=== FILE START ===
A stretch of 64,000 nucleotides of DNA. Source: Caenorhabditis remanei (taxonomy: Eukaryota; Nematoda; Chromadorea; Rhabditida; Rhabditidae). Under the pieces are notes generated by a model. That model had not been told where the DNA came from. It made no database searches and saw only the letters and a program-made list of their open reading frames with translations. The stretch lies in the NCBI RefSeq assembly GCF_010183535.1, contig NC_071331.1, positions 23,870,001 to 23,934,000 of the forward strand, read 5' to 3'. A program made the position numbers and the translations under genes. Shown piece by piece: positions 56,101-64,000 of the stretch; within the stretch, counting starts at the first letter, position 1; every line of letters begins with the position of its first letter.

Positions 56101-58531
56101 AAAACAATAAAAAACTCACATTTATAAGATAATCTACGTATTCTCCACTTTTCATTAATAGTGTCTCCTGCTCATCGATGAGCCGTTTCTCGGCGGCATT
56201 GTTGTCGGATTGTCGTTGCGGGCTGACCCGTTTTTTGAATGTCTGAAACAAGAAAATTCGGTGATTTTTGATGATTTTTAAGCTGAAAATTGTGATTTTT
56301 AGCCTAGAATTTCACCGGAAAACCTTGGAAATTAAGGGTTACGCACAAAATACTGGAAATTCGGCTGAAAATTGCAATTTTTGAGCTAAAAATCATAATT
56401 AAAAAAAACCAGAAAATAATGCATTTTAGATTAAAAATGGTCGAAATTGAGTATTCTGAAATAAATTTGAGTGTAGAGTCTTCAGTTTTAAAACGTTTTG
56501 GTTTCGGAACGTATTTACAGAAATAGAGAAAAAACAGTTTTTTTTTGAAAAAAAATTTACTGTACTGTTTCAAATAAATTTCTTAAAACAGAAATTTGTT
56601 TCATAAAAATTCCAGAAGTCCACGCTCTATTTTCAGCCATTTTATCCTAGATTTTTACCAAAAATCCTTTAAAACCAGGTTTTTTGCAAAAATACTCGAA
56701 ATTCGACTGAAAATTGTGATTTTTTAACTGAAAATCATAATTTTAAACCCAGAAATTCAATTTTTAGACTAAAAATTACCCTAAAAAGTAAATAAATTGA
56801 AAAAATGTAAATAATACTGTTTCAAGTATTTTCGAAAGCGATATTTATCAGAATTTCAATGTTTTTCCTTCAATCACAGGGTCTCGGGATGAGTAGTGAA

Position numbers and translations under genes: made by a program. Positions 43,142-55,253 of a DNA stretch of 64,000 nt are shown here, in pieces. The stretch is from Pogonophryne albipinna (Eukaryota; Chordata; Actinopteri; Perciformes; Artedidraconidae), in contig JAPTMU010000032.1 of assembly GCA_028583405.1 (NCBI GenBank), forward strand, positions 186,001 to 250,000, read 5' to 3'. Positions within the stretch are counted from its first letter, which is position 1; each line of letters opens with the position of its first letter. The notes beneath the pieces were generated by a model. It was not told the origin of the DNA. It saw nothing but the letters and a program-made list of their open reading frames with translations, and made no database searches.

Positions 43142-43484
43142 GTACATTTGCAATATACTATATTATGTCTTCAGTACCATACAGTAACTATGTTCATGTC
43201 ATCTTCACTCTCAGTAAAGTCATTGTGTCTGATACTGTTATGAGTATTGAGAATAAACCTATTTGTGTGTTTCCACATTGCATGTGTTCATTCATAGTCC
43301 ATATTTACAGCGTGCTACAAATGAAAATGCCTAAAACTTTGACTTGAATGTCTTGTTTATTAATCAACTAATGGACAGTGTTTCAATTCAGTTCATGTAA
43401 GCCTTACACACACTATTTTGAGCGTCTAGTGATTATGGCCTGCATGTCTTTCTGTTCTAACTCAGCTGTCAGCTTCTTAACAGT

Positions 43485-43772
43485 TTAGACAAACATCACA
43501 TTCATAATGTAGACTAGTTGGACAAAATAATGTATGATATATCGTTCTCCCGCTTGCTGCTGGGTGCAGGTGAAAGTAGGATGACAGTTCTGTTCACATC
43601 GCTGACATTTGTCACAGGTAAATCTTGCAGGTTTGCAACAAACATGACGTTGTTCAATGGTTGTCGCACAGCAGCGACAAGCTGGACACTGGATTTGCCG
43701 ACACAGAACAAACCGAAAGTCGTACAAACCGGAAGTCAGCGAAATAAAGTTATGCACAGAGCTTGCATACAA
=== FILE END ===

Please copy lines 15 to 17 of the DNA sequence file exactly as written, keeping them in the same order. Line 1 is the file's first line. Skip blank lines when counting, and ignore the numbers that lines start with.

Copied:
43301 ATATTTACAGCGTGCTACAAATGAAAATGCCTAAAACTTTGACTTGAATGTCTTGTTTATTAATCAACTAATGGACAGTGTTTCAATTCAGTTCATGTAA
43401 GCCTTACACACACTATTTTGAGCGTCTAGTGATTATGGCCTGCATGTCTTTCTGTTCTAACTCAGCTGTCAGCTTCTTAACAGT

Positions 43485-43772